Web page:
3. So Dysley and Raines tell our heroes that their Focus is to destroy Cocoon by killing Orphan, because Orphan's death will directly cause the destruction of Cocoon. Our heroes then say they refuse to fulfill their Focus, and then decide to save Cocoon by... killing Orphan? Did I miss something? And no, Etro, who is never mentioned, giving them a new Focus, that we never see, does not count as an explanation for their apparent willingness to doom all mankind while acting like they're doing it some kind of service. This is like Lord of the Rings ending with Frodo tying to save Middle-Earth by giving Sauron the One Ring right after emphasizing that Sauron must never have the One Ring. They kill Orphan and Cocoon starts to plummet into the face of Gran Pulse... um... hurray? Guess they were lucky that Fang and Vanille could apparently use their powers to crystalize Cocoon, otherwise the heroes would've been directly responsible for the annihilation of the entire human race?
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  • Avatar for brionfoulke91 #94 brionfoulke91 3 years ago
    @danecorle19 You're asking the wrong guy. I think FF13's biggest weakness is it's story, and quite frankly I struggled to pay attention to some of it. I could care less about the lore.

    I will say this though... I don't know if an audience surrogate would have helped all that much. I don't think more exposition is the answer, and I don't mind being thrown into a story without understand everything. That can work if done right. The problem for me is that the situations seems forced, the characters and their relationships don't always pay off the way you want, and a lot of what you're doing in the game just doesn't have the drive behind it that it should.

    I do agree though that the story feels like it was written backwards. Good observation. Another huge flaw that rarely gets mentioned: FF13's villains are REALLY weak. Some of the lamest, least interesting villians in awhile. That definitely a huge flaw in this kind of narrative, and not enough people point that out.

    I feel pretty much about FF13 how I feel about FF12... both games have poor stories, but the gameplay is so interesting that it makes the experience worthwhile. I will defend the merits of FF13's gameplay all day, unfortunately I can't do the same for the story. Although I will say that I like most of the characters. I never quite understood why many people seem to dislike Vanille, I find her to be wonderfully weird.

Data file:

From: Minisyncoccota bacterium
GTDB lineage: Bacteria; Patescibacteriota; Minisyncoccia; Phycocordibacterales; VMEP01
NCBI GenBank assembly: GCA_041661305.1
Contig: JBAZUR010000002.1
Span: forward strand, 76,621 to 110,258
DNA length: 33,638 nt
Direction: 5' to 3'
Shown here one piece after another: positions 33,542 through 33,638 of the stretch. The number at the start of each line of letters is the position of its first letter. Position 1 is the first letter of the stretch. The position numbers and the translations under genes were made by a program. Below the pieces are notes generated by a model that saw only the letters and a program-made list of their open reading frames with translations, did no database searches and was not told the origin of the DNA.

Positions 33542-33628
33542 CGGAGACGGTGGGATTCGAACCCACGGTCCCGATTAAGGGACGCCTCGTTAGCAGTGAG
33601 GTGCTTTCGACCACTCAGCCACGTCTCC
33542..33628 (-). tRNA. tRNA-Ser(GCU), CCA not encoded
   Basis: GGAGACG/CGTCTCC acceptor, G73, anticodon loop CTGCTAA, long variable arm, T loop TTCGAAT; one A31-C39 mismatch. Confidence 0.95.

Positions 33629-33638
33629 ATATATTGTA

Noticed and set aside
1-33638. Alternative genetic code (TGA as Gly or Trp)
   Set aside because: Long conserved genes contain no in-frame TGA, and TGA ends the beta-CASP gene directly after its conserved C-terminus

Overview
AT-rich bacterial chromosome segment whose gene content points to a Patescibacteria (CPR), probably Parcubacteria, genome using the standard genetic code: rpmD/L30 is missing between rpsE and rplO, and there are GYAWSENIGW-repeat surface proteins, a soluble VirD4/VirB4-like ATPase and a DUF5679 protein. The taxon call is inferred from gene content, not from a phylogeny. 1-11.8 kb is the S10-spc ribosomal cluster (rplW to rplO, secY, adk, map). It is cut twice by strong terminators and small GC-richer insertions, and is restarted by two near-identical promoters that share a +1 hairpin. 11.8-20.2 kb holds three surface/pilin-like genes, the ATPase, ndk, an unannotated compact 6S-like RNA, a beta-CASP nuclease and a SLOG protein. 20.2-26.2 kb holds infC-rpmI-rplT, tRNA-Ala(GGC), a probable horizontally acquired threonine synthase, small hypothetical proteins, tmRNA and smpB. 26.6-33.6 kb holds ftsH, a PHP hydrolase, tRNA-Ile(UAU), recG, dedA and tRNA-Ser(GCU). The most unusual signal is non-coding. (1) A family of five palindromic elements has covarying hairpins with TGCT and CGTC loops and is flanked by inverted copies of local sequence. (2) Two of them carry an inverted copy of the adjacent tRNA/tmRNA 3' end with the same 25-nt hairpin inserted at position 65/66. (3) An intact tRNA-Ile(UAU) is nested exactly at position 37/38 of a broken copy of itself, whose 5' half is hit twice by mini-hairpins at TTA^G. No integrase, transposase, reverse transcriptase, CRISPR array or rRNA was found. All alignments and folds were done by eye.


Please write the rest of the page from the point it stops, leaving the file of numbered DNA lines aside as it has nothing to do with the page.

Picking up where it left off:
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  • Avatar for jeffcorry #95 jeffcorry 3 years ago
    I'll just say that as much as I do enjoy Final Fantasy XIII, I found it suffocating after the masterpiece (in my opinion) that was XII. I can look at Ivalice and know where things are located. Cocoon? No. I have no idea where anything is located. I just seem to arrive after walking straight. I can't even picture Cocoon in my mind very reasonably. Was there even a map? ...and WHY couldn't I go back and backtrack if I wanted? ...Then again...it was all a straight line.
    Don't get me wrong, I actually like the game and even the characters...ish. It was just so suffocating to be in the world of Cocoon. Even Gran Pulse (though it had a large area...) still felt suffocating. Oerba could have offered so much for exploration.
    Oh well.
    I'll try Lightning Returns eventually. It would have been cool to see Snow and Serah's wedding...or something happy for these characters. They just got chucked around...and killed (well, and...crystalized...then brought back for more, eh?).Edited 4 times. Last edited February 2014 by jeffcorry
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  • I don't think its time to admit anything. Time hasn't changed XIII being a mediocre RPG and a bad Final Fantasy. XIII-2 traded in storyline for gameplay, with the game being more fun to play, but the story being a convulted mess. XIII-3, or Lightning Returns, is easily the worst of the bunch. A ton of decent ideas tossed together shoddily, ignoring any and all character development that came before it, and tossing in the mother of all terrible endings to top it off. It's a ridiculous mess. BUT that is MY opinion. How about you stop trying to push off your personal opinion as fact now, kay? Kay.
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  • Avatar for sashakishko22 #97 sashakishko22 3 years ago
    Videogame journalists shouldn't use scores given by other videogame journalists as evidence of quality - for the same reasons hookers shouldn't use the number of tricks they turned as evidence for the success of speed-dating.
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  • Avatar for ajmrowland #98 ajmrowland 3 years ago
    @danecorle19 I can answer those questions.

    1. Actually, the Vile Peaks is part of the shell that was cracked in the war. It's there with the purpose of protecting coccoon, among other mods and reparations.

    2. The Pulse Vestige was placed by Barthandelus. It was a part of his plan since he needed Pulse L'Cie.